It's a very fine line between hero and zero. No one is more acutely aware of that than Crusaders coach Todd Blackadder.

There was a time at this stage of the season when the Crusaders were unstoppable. Not any more.

Making it to this point has been something of a meritorious specialty for the last 13 years. However, for all the criticism that is directed his way, Blackadder is the first to admit that he has won nothing.

He is his own biggest critic. In a franchise that has traditionally been spoilt for success, the pressure from fans - and presumably the Board - is mounting.


Turn the clock back 12 months. Semi final time. There was nothing in it. The Chiefs went on to get title number two. For the Crusaders it was a case another summer/winter of discontent.

Dave Rennie was justifiably talked up as something of a coaching maestro and a potential candidate for President of a possible New Zealand Republic. For the hardworking Blackadder, his coaching ability was somewhat unfairly called to question again, and he was accused of just about everything from the Crewe murders (he was nae born), to the sinking of the Mikhail Lermontov.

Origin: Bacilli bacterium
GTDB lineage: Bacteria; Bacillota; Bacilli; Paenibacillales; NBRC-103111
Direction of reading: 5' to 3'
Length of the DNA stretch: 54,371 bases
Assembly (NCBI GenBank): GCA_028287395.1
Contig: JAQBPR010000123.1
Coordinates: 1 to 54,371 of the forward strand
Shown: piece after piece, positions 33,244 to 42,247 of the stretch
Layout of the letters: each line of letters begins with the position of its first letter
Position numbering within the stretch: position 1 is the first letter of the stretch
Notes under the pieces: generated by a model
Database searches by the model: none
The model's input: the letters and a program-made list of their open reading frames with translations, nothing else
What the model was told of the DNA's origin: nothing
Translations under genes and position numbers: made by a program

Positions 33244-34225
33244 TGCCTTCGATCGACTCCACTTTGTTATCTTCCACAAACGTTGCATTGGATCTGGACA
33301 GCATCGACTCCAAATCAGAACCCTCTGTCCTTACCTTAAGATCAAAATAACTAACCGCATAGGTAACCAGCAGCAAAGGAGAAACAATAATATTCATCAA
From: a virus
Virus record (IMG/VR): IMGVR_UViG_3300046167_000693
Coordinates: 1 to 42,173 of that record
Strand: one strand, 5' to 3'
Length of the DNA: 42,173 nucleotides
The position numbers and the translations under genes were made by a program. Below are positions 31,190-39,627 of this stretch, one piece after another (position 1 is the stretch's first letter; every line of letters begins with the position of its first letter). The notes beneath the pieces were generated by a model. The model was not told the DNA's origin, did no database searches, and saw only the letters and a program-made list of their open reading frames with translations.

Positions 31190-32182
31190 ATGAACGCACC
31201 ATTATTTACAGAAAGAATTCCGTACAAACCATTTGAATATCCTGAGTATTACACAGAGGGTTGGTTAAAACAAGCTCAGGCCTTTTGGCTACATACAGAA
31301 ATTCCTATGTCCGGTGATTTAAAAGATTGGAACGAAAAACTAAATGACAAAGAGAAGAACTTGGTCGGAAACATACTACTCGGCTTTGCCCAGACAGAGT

But that's rugby in the post season. It comes down to one or two moments. Those minute details. Sharks coach Jake White is a master of the details. Sticking to the basics, but doing them very well.

And that was the key to their success on their May 17 visit to AMI Stadium. If that was a highpoint of the year for the Durbanites, losing to a team down to 13 players at one stage was probably the worst night for the Crusaders that I can remember since sitting at Canberra Stadium in the first half of the 2004 final.

Assistant coach Tabai Matson admitted earlier this week that all the players would be subjected to some video horror shows of that match at some point this week.

There is some good news though: this time around the Crusaders will have three past and present IRB world players of the year in the run on fifteen. Very timely.

And then there is Corey Flynn. Saturday night will be game number 150 for him and either his penultimate or final match for the franchise before heading to France.

But for a series of serious injuries, he'd probably be close to becoming the first player to rack up 200 games. Ending with a loss would hurt big time.

The Crusaders had two big aims this season: start strong and finish stronger. They changed up their preseason giving it more of a rugby focus. The net result was an even worse start than usual. The coaching team looked wounded.

The big question now will come a step closer to being answered on Saturday night: have they learnt from past failures and can they finish stronger?

For rugby fans, it's feeling a bit like Christmas week, but not everyone will get the presents!